Alejandro Dubrovsky wrote:
> I'm assuming that what you are doing is trying to maximize the value of
> the system. I don't see, though how you can assume that the goals' values
> are positive. ie "Either life has meaning or it doesn't, but i don't see
> any way of knowing if the discovery of the meaning of life is good or bad"
There's no way of knowing whether life is good or bad, but it is unqualifiedly good that a superintelligence find out which is the case and act on it. In either case, the correct value is served.
> > Logical Assumptions:
> > LA1. Questions of morality have real answers - that is, unique,
> > observer-independent answers external from our opinions.
> > Justification: If ~LA1, I can do whatever I want and there will be no true
> > reason why I am wrong; and what I want is to behave as if LA1 - thus making my
> > behavior rational regardless of the probability assigned to LA1.
> I disagree. If there are multiple, observer-dependent answers, then
> there's still a morality system that affects you and you could still be in
> the wrong, and this situation would fall into ~LA1.
True. Perhaps I should say opinion-independent rather than observer-dependent. Given the number of strange games physics plays with observers, this is certainly possible. But evolution is absolutely dependent on the observing gene, since it's a differential competition; and unless I see some excellent evidence, I'm not going to seriously consider the possibility that our particular type of observer-independence translates exactly into reality. What I mean by observer-independence is really more like "independent of our brand of observer-dependence". There are various interesting scenarios here. But I don't see an observer-dependence scenario of plausibility comparable to observer-independence which contributes a large anti-Singularity factor.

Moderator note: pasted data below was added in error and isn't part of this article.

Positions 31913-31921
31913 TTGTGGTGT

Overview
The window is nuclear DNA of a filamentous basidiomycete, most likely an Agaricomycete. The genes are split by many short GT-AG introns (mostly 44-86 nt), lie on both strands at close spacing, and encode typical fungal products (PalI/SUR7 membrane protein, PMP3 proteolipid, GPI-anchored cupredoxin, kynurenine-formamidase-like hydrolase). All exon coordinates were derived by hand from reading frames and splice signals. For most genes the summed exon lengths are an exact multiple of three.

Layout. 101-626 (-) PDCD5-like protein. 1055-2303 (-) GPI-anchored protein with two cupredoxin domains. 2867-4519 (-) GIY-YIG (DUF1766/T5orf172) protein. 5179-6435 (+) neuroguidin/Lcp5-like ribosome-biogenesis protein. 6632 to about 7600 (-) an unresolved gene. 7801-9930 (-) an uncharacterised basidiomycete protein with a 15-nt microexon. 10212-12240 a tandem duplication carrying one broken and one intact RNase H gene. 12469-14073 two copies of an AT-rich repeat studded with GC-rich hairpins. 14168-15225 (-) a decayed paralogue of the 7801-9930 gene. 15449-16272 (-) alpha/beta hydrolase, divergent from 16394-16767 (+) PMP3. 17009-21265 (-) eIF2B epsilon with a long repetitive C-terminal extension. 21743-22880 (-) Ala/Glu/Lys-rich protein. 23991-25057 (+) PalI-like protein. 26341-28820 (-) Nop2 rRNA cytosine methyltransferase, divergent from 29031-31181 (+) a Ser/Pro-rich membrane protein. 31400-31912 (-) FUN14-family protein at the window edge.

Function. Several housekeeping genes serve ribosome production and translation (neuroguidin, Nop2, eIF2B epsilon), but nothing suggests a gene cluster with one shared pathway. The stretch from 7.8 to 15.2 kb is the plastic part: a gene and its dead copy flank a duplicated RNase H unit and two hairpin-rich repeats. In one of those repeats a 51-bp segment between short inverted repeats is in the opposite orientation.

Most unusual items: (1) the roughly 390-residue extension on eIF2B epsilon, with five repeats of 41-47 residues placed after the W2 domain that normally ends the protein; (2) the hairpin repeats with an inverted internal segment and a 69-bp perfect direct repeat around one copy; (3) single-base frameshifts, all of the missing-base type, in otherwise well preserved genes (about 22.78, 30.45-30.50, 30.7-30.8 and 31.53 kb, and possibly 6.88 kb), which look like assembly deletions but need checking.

> And even if LA1, i don't see how BEHAVING as if LA1 is more rational than
> if behaving as if ~LA1. As in John Clark's email about Pascal's wager,
> the rational way to behave if LA1 might be to behave as if ~LA1, depending
> the nature of the real moral answers.
I agree completely. Behaving as if the Singularity overrules all other moral considerations and the end justifies the means is likely to get you slapped down and tossed in prison. One must respect the observer-dependent wishes of others to get along.
> My rejection of LA1 makes me unfit (by your conclusion, with which i
> mostly agree with) to argue rationally about morality, and i suppose my
> claim (like many others') is that you cannot argue rationally about
> morality since LA1 seems very weak.
Would you agree that LA1 is either true or false? (Call this meta-LA1.) We might not be able to debate morality, but we can certainly debate LA1, which is what we are doing. For that matter, if you agree to a weaker version of LA1 in which some things are "wrong" even if what's "right" is observer-dependent; or if you have a proposed observer-dependent (but non-arbitrary) system in which logic is subject to disproof; we can still have a rational debate.
The key requirement is that there should be some method of disproof.
-- email@example.com Eliezer S. Yudkowsky http://pobox.com/~sentience/AI_design.temp.html http://pobox.com/~sentience/sing_analysis.html Disclaimer: Unless otherwise specified, I'm not telling you everything I think I know.